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X11R7.4 - man page for security (x11r4 section 7)

XSECURITY(7)			 Miscellaneous Information Manual		     XSECURITY(7)

       Xsecurity - X display access control

       X provides mechanism for implementing many access control systems.  The sample implementa-
       tion includes six mechanisms:
	   Host Access			 Simple host-based access control.
	   MIT-MAGIC-COOKIE-1		 Shared plain-text "cookies".
	   XDM-AUTHORIZATION-1		 Secure DES based private-keys.
	   SUN-DES-1			 Based on Sun's secure rpc system.
	   MIT-KERBEROS-5		 Kerberos Version 5 user-to-user.
	   Server Interpreted		 Server-dependent methods of access control
       Not all of these are available in all builds or implementations.

       Host Access
	      Any client on a host in the host access control list is allowed  access  to  the	X
	      server.	This  system  can  work  reasonably well in an environment where everyone
	      trusts everyone, or when only a single person can log in to a given machine, and is
	      easy  to	use when the list of hosts used is small.  This system does not work well
	      when multiple people can log in to a single  machine  and  mutual  trust	does  not
	      exist.  The list of allowed hosts is stored in the X server and can be changed with
	      the xhost command.   The list is stored in the server by network address, not  host
	      names,  so  is not automatically updated if a host changes address while the server
	      is running.  When using the more secure mechanisms listed below, the host  list  is
	      normally configured to be the empty list, so that only authorized programs can con-
	      nect to the display.   See the GRANTING ACCESS section of the Xserver man page  for
	      details on how this list is initialized at server startup.

	      When  using  MIT-MAGIC-COOKIE-1, the client sends a 128 bit "cookie" along with the
	      connection setup information.  If the cookie presented by the  client  matches  one
	      that  the  X server has, the connection is allowed access.  The cookie is chosen so
	      that it is hard to guess; xdm generates such cookies automatically when  this  form
	      of  access control is used.  The user's copy of the cookie is usually stored in the
	      .Xauthority file in the home directory, although the environment variable  XAUTHOR-
	      ITY  can	be  used  to  specify  an alternate location.  Xdm automatically passes a
	      cookie to the server for each new login session, and stores the cookie in the  user
	      file at login.

	      The cookie is transmitted on the network without encryption, so there is nothing to
	      prevent a network snooper from obtaining the data and using it to  gain  access  to
	      the X server.  This system is useful in an environment where many users are running
	      applications on the same machine and want to avoid interference  from  each  other,
	      with  the  caveat  that  this  control is only as good as the access control to the
	      physical network.  In environments where network-level snooping is difficult,  this
	      system can work reasonably well.

	      Sites  who  compile  with  DES support can use a DES-based access control mechanism
	      called XDM-AUTHORIZATION-1.  It is similar in usage to MIT-MAGIC-COOKIE-1 in that a
	      key  is  stored  in the .Xauthority file and is shared with the X server.  However,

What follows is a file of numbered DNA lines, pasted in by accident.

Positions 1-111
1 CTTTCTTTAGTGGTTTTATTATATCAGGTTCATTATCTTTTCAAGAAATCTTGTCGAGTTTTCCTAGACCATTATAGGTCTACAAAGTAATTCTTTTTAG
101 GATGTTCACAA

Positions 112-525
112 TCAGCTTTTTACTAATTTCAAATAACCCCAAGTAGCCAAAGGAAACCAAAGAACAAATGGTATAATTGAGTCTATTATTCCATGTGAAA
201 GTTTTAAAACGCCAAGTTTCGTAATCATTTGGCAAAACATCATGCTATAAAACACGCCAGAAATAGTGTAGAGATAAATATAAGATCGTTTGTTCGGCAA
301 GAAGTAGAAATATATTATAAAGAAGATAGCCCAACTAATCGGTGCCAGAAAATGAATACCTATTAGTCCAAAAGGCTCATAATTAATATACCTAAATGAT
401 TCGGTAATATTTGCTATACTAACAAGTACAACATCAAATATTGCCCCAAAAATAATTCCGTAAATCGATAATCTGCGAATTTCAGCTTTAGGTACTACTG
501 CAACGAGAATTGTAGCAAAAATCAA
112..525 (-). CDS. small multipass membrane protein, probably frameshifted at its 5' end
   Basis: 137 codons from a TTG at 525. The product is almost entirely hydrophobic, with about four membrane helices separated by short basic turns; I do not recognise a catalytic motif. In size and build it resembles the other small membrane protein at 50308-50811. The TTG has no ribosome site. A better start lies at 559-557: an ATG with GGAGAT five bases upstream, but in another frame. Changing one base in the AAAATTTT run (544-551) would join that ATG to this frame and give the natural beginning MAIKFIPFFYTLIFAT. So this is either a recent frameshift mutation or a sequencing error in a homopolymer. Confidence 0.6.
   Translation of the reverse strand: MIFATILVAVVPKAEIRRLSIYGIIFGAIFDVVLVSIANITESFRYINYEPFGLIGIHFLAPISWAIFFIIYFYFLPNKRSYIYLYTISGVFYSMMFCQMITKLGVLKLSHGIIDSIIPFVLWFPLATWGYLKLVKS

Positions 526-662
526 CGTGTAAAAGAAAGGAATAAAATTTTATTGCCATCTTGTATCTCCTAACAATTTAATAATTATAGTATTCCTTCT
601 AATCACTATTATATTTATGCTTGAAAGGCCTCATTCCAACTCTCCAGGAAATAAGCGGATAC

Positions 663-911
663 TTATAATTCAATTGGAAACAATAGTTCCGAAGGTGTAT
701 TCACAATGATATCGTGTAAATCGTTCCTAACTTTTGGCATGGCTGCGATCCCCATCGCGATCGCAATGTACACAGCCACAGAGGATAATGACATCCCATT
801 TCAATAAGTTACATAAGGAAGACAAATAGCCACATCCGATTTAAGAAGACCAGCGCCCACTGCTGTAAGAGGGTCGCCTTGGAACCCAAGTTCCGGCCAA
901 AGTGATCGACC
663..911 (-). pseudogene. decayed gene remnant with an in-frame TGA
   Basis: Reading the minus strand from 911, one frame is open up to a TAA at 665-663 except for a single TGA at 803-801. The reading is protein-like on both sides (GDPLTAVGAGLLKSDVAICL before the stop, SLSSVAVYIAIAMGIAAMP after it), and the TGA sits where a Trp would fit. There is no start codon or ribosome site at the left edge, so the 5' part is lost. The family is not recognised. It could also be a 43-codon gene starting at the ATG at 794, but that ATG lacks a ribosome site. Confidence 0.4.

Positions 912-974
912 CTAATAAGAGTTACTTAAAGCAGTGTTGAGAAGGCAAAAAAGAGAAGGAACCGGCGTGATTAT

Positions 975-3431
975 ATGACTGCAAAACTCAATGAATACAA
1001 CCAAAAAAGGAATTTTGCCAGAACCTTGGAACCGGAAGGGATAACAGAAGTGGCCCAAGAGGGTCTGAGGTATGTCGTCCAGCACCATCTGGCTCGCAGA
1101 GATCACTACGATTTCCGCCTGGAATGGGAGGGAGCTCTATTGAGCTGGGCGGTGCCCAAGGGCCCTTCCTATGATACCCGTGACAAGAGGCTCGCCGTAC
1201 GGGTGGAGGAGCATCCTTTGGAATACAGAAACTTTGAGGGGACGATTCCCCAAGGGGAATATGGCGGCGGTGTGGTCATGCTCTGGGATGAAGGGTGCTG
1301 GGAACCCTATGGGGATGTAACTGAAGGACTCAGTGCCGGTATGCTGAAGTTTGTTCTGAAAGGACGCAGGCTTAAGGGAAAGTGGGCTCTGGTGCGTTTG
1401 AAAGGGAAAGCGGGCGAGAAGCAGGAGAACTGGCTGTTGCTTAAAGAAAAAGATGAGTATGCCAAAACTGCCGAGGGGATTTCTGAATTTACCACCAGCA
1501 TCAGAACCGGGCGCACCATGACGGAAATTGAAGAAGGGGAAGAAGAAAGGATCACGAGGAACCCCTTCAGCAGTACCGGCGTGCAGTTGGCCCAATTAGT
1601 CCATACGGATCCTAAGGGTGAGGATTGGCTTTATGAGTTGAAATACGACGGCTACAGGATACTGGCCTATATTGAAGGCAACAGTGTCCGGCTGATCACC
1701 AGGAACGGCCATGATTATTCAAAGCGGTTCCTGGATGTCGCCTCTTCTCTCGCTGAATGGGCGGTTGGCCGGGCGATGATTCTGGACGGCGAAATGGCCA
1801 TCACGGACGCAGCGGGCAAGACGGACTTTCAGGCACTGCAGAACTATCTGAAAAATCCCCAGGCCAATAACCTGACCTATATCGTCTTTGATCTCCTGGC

this key consists of two parts - a 56 bit DES encryption key and 64 bits of  random
	      data used as the authenticator.

	      When connecting to the X server, the application generates 192 bits of data by com-
	      bining the current time in seconds (since 00:00 1/1/1970 GMT) along with 48 bits of
	      "identifier".   For  TCP/IPv4  connections, the identifier is the address plus port
	      number; for local connections it is the process ID and 32 bits to form a unique  id
	      (in  case  multiple connections to the same server are made from a single process).
	      This 192 bit packet is then encrypted using the DES key and sent to the  X  server,
	      which  is  able  to  verify if the requestor is authorized to connect by decrypting
	      with the same DES key and validating the authenticator and additional  data.   This
	      system  is  useful in many environments where host-based access control is inappro-
	      priate and where network security cannot be ensured.

	      Recent versions of SunOS (and some other systems) have included a secure public key
	      remote  procedure  call  system.	 This  system is based on the notion of a network
	      principal; a user name and NIS domain pair.  Using this system, the  X  server  can
	      securely	discover  the  actual  user  name of the requesting process.  It involves
	      encrypting data with the X server's public key, and so the identity of the user who
	      started the X server is needed for this; this identity is stored in the .Xauthority
	      file.  By extending the semantics of "host address" to include this notion of  net-
	      work principal, this form of access control is very easy to use.

	      To allow access by a new user, use xhost.  For example,
		  xhost keith@ ruth@mit.edu
	      adds  "keith" from the NIS domain of the local machine, and "ruth" in the "mit.edu"
	      NIS domain.  For keith or ruth to successfully connect to the  display,  they  must
	      add the principal who started the server to their .Xauthority file.  For example:
		  xauth add expo.lcs.mit.edu:0 SUN-DES-1 unix.expo.lcs.mit.edu@our.domain.edu
	      This  system  only  works  on machines which support Secure RPC, and only for users
	      which have set up the appropriate public/private key pairs on  their  system.   See
	      the  Secure  RPC	documentation  for  details.  To access the display from a remote
	      host, you may have to do a keylogin on the remote host first.

	      Kerberos is a network-based authentication scheme  developed  by	MIT  for  Project
	      Athena.	It  allows  mutually  suspicious principals to authenticate each other as
	      long as each trusts a third party, Kerberos.  Each principal has a secret key known
	      only  to	it and Kerberos.  Principals includes servers, such as an FTP server or X
	      server, and human users, whose key is their password.  Users gain  access  to  ser-
	      vices by getting Kerberos tickets for those services from a Kerberos server.  Since
	      the X server has no place to store a secret key, it shares keys with the	user  who
	      logs in.	X authentication thus uses the user-to-user scheme of Kerberos version 5.

	      When  you log in via xdm, xdm will use your password to obtain the initial Kerberos
	      tickets.	xdm stores the tickets in a credentials cache file and sets the  environ-
	      ment  variable KRB5CCNAME to point to the file.  The credentials cache is destroyed
	      when the session ends to reduce the chance of the tickets being stolen before  they

	      Since Kerberos is a user-based authorization protocol, like the SUN-DES-1 protocol,
	      the owner of a display can enable and disable specific users, or	Kerberos  princi-